The next western trail I rode is Lewis B. Patten's 1957's novel Pursuit. I've read a few of Patten's other novels and some short stories and, so far, I've liked them. I understand, from others who know the genre better than I do, that his later novels from the 70's tend to be a mess. I've kept that in mind when looking for his books. Pursuit could have been a mid-century crime novel, as it begins with a robbery of a stage coach. It could have easily been updated to a payroll robbery. Four strangers ride into a town named Buffalo Wallow and proceed to hold the town hostage as the stage arrives. Casey Day is the fellow in charge of the way station, and is taken hostage as the bad guys shoot up the place and take off with the money. Turns out that Casey Day is accused of being in cahoots with the robbers, because this is the second time in his career that a stage got robbed under his watch. What follows is a...Pursuit! This pursuit goes all over hell's creation and takes nearly a year to resolve. Casey travels far and wide looking for the outlaws, taking them down one-by-one and returning the stolen money. It's an obsession that he won't let go of, even while he's got a willin' gal waiting for him back in Buffalo Wallow. I liked Pursuit a little better than The Lone Gun, while the plots were pretty similar. However, Casey Day isn't a particularly likable hero and a bit hard to relate to. But there are some really good bad guys in it, and the minute-by-minute robbery detailed in the first half of the book is nicely done.

Finally, I ended the triple-feature with The Dead-Shot Kid by Philip Ketchum, published in 1959. This is the first time I've read anything by Philip Ketchum. Same goes for Howard Rigsby, above. This one is the best of the trio, with our hero Johnny Durango (now that's a hero's name!) surviving an ambush on a cattle drive and facing a valley run by an evil bastard named Dab Bassett. Bassett has sent out his gang to steal a herd of cattle that Johnny Durango is riding with. Durango survives a shootout with a pair of Dab Bassett's henchmen and proceeds to go up against the valley alone. This one had a nice sense of pacing throughout. I will say that maybe, just maybe, not enough space was devoted to Dab Bassett himself. But that's a minor gripe, as there are plenty of fists and guns to making up for Bassett's absence. There is even a romantic angle involved as Johnny Durango gradually forms an ally with Glynn Webster, the lonely wife of one of Bassett's gang.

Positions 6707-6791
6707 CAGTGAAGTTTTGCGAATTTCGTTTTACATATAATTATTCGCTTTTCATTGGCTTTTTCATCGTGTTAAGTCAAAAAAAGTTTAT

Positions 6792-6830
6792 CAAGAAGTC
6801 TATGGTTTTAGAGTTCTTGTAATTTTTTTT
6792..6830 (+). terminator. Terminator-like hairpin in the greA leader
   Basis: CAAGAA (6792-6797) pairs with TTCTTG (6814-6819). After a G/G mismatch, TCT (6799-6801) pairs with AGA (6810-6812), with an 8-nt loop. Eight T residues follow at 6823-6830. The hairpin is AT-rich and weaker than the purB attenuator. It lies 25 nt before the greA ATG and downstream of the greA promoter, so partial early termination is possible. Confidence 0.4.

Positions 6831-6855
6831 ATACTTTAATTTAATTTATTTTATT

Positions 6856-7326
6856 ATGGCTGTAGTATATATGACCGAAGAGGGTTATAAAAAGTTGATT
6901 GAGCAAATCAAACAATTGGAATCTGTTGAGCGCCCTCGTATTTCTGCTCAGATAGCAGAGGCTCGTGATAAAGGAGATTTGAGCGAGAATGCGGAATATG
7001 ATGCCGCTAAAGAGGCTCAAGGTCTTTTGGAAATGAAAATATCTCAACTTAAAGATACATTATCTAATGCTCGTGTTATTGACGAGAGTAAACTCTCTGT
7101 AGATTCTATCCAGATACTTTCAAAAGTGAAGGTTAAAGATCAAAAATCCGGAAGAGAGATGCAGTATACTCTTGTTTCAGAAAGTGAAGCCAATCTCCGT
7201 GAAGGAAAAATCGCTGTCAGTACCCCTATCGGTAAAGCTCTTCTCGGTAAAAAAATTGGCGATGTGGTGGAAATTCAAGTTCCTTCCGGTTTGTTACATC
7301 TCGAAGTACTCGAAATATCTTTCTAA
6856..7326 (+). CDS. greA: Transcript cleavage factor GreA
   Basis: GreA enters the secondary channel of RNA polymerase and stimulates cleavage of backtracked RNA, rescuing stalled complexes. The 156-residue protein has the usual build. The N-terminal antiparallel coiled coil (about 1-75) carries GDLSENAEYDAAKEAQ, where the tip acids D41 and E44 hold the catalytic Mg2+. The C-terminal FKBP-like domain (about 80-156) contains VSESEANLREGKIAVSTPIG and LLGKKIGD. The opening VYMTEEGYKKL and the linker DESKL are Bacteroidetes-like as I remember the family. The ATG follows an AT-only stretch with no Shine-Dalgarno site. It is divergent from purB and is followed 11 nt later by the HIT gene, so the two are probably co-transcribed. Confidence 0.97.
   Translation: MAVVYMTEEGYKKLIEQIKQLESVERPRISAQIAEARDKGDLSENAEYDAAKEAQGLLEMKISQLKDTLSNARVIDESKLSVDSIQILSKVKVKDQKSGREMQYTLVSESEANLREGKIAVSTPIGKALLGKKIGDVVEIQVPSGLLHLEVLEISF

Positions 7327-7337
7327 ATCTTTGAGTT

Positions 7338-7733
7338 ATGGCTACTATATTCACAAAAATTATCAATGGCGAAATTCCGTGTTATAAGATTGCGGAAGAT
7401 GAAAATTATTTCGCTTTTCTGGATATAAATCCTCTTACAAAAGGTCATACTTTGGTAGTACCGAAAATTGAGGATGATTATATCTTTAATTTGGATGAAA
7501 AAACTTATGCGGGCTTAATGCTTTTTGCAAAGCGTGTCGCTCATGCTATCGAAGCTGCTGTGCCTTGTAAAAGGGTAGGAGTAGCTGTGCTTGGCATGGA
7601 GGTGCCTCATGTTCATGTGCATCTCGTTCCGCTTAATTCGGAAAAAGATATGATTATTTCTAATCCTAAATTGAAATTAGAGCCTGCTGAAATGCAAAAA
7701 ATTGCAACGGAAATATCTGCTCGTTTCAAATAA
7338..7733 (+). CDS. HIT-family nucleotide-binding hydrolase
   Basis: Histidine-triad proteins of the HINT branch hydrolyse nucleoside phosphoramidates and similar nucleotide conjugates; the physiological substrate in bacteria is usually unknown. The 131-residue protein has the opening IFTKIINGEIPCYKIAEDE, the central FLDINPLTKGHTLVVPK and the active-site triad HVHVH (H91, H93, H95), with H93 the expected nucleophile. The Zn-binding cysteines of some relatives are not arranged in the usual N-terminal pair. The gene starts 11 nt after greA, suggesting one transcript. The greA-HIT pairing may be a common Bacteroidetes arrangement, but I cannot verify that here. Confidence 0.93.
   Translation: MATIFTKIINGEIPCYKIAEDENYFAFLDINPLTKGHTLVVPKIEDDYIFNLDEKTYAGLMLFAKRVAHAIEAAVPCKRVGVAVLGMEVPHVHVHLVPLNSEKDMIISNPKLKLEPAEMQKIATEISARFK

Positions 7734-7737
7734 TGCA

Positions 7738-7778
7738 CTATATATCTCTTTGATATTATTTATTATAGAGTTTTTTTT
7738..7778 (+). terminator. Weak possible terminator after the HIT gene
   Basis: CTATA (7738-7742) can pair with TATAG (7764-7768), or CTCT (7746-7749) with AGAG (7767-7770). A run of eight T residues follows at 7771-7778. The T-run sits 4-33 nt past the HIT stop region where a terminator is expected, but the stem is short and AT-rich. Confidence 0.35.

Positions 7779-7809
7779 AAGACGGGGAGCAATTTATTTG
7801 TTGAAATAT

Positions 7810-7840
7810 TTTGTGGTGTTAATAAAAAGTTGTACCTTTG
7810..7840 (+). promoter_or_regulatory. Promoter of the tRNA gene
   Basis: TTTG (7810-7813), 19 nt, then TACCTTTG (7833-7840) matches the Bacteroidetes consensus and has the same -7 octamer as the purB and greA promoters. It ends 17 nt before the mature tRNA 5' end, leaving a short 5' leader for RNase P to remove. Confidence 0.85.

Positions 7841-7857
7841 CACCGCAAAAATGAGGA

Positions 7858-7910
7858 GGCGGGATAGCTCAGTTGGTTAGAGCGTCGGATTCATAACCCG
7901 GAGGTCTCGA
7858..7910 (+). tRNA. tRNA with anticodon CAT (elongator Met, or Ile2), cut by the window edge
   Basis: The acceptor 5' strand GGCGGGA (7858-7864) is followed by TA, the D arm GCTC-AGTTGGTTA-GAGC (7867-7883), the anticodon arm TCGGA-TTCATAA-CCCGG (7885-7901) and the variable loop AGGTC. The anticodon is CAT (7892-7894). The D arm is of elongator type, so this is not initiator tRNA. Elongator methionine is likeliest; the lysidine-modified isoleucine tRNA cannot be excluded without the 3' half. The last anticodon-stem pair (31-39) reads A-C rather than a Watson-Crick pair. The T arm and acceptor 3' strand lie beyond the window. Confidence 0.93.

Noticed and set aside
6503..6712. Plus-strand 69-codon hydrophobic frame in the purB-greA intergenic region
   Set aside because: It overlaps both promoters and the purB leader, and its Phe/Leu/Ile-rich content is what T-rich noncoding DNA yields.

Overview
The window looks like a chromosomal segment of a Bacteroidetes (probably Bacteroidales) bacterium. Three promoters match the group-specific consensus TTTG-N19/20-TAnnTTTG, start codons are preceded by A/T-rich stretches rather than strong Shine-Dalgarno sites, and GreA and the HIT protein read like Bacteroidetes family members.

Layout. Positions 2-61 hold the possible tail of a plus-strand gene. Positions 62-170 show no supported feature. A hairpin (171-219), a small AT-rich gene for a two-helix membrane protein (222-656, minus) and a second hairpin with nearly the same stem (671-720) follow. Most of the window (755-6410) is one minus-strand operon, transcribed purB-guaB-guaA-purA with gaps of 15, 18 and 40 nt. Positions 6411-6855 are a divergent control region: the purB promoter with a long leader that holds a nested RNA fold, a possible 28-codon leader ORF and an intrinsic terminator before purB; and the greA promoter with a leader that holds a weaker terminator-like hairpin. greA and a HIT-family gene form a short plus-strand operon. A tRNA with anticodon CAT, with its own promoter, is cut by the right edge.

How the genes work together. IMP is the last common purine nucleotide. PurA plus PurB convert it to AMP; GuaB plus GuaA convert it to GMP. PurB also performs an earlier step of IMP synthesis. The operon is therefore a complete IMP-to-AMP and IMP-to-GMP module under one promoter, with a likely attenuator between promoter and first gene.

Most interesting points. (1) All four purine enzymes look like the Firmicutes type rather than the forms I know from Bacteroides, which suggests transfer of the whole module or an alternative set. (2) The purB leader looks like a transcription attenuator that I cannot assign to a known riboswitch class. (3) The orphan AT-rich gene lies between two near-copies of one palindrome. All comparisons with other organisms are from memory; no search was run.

So there it is for now. I got my fill of westerns for the time being, and some relief from the ills of the world in the process. Here's looking at better year ahead for everyone.